The temperature is thirty-two degrees, ice chips are falling from the sky, and she’s holding a sign that reads “Homeless…Desperate.” Her bags are sitting in the snow along with a McDonald’s cup.
When I was growing up I often heard people say, “You don’t know how another person feels unless you’ve walked in their shoes.” I believe there’s a lot of truth in that statement. I don’t know how someone becomes homeless, out on the streets, and without a way to meet their most basic needs…but I do know that if I’d walked in the same shoes as that woman holding the sign, I too, might be on a street-corner with that very sign.
I do know that standing in the cold…freezing with no home to get warm in and no food to fill my stomach would be horrible. It doesn’t matter to me why someone is desperate for help…suffering is suffering…and my heart goes out to someone forced to stand on the side of the road in frigid temperatures begging for compassion. The sign may read “Anything will help” which is the truth, but if one reads between the lines what they are really asking for is compassion.
We all need compassion.
I decided, in that moment, that I was going to give that girl a little money. Now, I know, the experts always say you should never give someone that’s homeless cash, but I had already noticed her McDonald’s drink beside her and she was standing in front of the Golden Arches and I figured she most likely wasn’t hungry.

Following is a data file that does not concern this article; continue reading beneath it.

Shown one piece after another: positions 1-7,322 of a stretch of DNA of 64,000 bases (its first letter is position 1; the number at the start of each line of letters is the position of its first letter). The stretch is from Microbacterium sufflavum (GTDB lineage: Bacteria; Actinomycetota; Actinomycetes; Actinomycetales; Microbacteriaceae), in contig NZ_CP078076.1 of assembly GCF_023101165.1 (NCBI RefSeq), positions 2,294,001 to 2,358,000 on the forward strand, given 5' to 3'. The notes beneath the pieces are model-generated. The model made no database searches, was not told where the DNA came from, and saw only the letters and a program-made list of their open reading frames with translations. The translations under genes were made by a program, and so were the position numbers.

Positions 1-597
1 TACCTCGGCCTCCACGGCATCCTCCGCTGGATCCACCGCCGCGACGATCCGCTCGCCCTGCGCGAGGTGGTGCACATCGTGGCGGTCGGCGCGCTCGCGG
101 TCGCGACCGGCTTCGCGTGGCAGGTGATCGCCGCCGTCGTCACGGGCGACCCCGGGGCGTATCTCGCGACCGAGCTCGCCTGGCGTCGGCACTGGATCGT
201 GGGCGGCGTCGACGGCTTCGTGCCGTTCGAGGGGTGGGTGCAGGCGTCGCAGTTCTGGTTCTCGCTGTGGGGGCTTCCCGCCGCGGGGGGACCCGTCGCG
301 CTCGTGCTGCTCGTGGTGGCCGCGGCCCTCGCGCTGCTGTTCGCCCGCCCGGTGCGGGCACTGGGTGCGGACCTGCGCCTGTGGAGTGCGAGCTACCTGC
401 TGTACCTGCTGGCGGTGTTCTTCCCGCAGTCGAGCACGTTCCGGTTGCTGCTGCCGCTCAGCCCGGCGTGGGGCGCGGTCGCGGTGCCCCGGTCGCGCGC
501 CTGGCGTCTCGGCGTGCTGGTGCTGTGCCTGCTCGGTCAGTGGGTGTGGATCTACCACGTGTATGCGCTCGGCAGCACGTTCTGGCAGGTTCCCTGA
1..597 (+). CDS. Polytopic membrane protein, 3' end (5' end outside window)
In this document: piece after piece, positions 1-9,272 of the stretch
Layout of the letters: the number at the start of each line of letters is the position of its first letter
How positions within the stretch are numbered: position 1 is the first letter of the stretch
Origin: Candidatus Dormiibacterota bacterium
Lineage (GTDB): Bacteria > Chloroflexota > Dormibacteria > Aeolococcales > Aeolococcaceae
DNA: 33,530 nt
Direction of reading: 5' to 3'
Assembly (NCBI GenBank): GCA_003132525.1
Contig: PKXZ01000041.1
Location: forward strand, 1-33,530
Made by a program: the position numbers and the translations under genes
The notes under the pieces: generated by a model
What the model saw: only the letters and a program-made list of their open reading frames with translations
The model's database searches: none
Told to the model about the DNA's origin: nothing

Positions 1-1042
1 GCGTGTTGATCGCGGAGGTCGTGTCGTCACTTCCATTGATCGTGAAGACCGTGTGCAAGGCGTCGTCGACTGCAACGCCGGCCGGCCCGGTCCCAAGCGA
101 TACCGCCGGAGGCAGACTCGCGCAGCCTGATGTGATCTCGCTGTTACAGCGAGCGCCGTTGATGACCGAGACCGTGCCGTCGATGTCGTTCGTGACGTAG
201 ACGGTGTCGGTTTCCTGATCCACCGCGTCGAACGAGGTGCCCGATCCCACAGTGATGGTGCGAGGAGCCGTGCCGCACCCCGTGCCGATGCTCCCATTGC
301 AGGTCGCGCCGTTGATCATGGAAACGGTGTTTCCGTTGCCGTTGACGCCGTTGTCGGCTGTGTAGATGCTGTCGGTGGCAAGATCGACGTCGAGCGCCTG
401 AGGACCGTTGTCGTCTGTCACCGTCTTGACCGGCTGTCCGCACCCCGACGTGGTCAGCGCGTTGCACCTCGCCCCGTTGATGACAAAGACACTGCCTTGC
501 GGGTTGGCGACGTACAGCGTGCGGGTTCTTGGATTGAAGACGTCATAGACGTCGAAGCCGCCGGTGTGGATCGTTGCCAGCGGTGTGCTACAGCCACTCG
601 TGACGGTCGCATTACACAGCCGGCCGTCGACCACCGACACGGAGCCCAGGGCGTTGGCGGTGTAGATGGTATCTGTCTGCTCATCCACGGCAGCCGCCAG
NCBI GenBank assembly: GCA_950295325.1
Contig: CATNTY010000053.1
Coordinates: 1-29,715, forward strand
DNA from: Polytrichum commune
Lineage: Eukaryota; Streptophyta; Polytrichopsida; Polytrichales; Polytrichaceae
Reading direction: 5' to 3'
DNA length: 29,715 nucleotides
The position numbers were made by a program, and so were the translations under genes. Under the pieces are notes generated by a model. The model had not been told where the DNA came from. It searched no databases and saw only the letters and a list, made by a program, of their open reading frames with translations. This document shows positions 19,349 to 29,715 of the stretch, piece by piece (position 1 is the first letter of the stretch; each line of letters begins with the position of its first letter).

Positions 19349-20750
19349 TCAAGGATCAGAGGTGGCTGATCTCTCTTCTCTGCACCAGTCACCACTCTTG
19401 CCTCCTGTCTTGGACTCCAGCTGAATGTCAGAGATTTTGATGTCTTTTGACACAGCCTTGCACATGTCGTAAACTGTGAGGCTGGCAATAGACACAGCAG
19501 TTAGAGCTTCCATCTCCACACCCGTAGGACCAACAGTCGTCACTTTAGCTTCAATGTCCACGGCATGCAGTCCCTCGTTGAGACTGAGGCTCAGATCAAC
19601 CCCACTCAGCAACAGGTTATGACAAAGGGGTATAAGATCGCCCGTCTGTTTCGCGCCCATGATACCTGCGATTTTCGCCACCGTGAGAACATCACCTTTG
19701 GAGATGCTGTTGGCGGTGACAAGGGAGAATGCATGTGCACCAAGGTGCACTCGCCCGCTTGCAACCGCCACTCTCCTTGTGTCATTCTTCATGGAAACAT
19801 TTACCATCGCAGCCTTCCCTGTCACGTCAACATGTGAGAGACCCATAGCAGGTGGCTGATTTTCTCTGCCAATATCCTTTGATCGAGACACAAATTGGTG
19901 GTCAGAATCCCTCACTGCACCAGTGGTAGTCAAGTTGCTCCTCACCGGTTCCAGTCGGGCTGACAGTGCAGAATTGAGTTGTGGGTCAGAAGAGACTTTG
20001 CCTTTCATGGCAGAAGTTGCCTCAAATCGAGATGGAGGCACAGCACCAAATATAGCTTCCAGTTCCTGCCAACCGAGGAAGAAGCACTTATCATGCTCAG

I also remembered a story that someone from my church family had told me. He had picked up a man who’s sign had read “need work.” He drove the man to his home, gave him some yard work to do, and paid him for his work. The man told him that getting enough food to eat was not a problem, his problem was that he needed a job (money) to pay his rent so that he did not get evicted. I don’t know all the details and I know everyone is not having the same issues as this man, but I felt in that moment that I should give that woman a few dollars.
When I handed her the money she looked surprised…almost shocked and sputtered, “Oh, Miss!” Gratitude was plainly written on her face. I don’t know her story…and I’m sure my five dollars didn’t change her circumstances, but perhaps it showed her compassion…perhaps it gave her a little hope.
We can’t right all the wrongs of this world, but we shouldn’t deny someone help if we are able to give it.
“And the King will say, ‘I tell you the truth, when you did it to one of the least of these my brothers and sisters, you were doing it to me!’ Matthew 25:40.